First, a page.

Khonya Brigadir was born in 1924 in Minsk. His father Abram was an unskilled laborer, and his mother Bertha was a homemaker. The family was Yiddish-speaking, but Khonya was sent to a Belorussian school. On June 22, 1941, the Soviet-German War broke out, and a week later Minsk was occupied by German troops. Khonya, his parents, and his sister were incarcerated in the Minsk Ghetto. His sister was killed in the first massacre in November 1941, and his parents perished in the ghetto in 1942. In early 1943, Khonya joined a group of young people who were planning to go over to the Soviet partisans. Initially, the partisans rejected young Jews, but Khonya eventually succeeded in joining the "Frunze" partisan unit. As a partisan, he took part in various sabotage operations.
In July 1944, the area of Minsk was liberated by the Soviets, and Khonya Brigadir was drafted into the Red Army. As he would later recall1, his partisan experience proved completely useless in the regular army: He was not familiar with their weapons, to say nothing of their tactics. For this reason, he spent several months in a training company, and only in the winter of 1944-45 was he attached as a machine gunner to the 334th Guards Rifle Regiment of the 120th Guards Rifle Division. With them, he took part in the fighting at the Narew Bridgehead, and later saw action in East Prussia. In March 1945, Brigadir was awarded the Order of Glory, 3rd class. The citation for the award says:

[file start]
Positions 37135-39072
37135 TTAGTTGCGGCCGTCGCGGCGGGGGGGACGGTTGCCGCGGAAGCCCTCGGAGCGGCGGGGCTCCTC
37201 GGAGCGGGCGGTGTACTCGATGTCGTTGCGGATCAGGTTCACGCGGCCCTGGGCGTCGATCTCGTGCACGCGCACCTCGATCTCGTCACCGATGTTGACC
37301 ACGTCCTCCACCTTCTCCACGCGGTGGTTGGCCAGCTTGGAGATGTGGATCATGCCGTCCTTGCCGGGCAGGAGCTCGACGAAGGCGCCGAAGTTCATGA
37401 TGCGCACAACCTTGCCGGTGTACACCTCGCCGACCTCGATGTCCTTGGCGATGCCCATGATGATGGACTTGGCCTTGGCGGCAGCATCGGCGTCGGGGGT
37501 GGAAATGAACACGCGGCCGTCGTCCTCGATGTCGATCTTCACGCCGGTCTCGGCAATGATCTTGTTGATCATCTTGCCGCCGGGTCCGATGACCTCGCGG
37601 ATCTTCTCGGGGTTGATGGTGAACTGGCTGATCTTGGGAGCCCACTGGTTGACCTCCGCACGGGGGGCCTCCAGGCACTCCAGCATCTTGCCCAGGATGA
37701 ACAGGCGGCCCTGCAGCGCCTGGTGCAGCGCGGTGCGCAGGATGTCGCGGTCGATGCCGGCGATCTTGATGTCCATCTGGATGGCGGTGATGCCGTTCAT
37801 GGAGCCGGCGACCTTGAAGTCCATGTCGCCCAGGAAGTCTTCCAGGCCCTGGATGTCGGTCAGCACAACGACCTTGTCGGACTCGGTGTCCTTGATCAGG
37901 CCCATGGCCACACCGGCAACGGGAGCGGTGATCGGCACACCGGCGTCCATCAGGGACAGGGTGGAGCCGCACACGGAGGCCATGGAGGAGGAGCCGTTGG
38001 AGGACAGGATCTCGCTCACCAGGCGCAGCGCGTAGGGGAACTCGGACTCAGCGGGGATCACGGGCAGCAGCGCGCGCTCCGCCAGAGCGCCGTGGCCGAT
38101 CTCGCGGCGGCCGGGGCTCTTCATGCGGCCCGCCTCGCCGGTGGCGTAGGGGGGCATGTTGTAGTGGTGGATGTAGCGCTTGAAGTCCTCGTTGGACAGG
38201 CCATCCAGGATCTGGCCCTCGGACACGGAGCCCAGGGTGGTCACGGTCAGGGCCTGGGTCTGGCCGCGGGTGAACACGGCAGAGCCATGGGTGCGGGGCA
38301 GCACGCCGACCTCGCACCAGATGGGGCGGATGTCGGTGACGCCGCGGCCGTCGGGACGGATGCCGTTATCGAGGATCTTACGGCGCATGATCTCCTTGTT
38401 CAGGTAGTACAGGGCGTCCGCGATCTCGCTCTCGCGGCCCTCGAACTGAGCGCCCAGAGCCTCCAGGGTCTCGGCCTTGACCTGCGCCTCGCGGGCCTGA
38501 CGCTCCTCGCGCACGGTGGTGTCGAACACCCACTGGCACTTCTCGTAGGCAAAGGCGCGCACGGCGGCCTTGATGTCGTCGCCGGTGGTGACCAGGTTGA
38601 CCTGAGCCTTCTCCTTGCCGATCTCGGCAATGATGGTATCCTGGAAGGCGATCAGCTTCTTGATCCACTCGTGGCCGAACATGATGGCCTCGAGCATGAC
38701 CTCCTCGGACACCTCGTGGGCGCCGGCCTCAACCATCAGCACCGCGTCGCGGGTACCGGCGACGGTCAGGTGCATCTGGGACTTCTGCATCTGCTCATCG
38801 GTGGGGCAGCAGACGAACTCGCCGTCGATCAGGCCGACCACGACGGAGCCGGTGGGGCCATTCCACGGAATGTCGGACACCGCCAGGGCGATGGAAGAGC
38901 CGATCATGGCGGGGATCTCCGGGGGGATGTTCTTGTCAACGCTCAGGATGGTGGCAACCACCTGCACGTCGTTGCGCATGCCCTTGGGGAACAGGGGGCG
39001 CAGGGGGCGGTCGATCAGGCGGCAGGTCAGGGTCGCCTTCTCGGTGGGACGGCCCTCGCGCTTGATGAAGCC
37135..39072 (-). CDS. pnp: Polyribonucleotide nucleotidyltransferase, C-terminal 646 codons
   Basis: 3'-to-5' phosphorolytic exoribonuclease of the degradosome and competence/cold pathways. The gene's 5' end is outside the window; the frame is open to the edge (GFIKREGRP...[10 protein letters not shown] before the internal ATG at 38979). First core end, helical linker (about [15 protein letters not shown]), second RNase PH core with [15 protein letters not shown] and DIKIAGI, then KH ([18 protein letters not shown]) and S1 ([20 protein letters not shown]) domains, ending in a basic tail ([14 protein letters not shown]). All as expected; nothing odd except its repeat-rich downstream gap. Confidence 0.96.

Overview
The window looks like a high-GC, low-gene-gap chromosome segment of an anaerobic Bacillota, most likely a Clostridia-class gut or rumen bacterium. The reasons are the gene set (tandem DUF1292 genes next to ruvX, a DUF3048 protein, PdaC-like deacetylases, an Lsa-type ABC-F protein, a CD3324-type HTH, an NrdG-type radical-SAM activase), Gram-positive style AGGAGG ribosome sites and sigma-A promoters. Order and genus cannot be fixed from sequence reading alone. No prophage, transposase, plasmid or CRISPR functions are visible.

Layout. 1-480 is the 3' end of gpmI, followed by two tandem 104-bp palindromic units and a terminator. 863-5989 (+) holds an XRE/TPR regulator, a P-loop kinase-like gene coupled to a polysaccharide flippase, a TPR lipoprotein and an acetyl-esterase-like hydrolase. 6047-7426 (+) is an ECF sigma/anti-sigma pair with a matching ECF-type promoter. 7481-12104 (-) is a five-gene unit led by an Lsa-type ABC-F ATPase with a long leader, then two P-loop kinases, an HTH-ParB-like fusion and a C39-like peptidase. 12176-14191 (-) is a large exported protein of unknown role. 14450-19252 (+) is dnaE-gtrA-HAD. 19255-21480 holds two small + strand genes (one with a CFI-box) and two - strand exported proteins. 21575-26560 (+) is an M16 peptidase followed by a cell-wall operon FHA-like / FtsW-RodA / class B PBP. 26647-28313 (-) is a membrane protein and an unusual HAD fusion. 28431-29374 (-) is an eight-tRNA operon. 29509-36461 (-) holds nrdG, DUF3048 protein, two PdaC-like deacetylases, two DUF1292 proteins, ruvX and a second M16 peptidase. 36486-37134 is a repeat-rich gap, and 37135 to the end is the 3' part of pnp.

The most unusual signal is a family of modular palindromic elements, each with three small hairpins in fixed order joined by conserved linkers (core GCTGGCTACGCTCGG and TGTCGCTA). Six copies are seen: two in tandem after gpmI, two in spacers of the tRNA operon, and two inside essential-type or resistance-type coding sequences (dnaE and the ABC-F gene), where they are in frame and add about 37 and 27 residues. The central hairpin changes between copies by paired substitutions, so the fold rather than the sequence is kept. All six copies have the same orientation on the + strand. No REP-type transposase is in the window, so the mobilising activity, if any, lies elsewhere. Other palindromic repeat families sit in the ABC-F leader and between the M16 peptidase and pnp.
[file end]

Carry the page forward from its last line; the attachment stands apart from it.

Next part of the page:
"On March 13, 1945, during the breakthrough of the enemy defense line in the area of Schönlinde [most probably, the village of Schönlinde in Kreis Heiligenbeil; present-day Krasnolipie, Poland], Comr[ade] Brigadir was the first to break into the enemy trench, under heavy mortar fire. With his machine gun, he suppressed the enemy's heavy machine gun and eliminated eleven Hitlerites, thereby safeguarding the advance of our riflemen" .2
Several days later, Brigadir was seriously wounded. After spending half a year at hospitals, he was discharged from the military because of his disabilities.
Khonya's brother Iosif, who had been drafted into the Red Army before the war, was killed in action. His second sister (who was not in Minsk at the time of the outbreak of the Soviet-German war, and therefore survived) married a Polish refugee in 1956. She was then "repatriated" with him to Poland, and in 1958 she immigrated to the USA. In 1981, following his children, Khonya also moved to the USA; he lived in Brooklyn, NYC.
Khonya Brigadir died in 2016.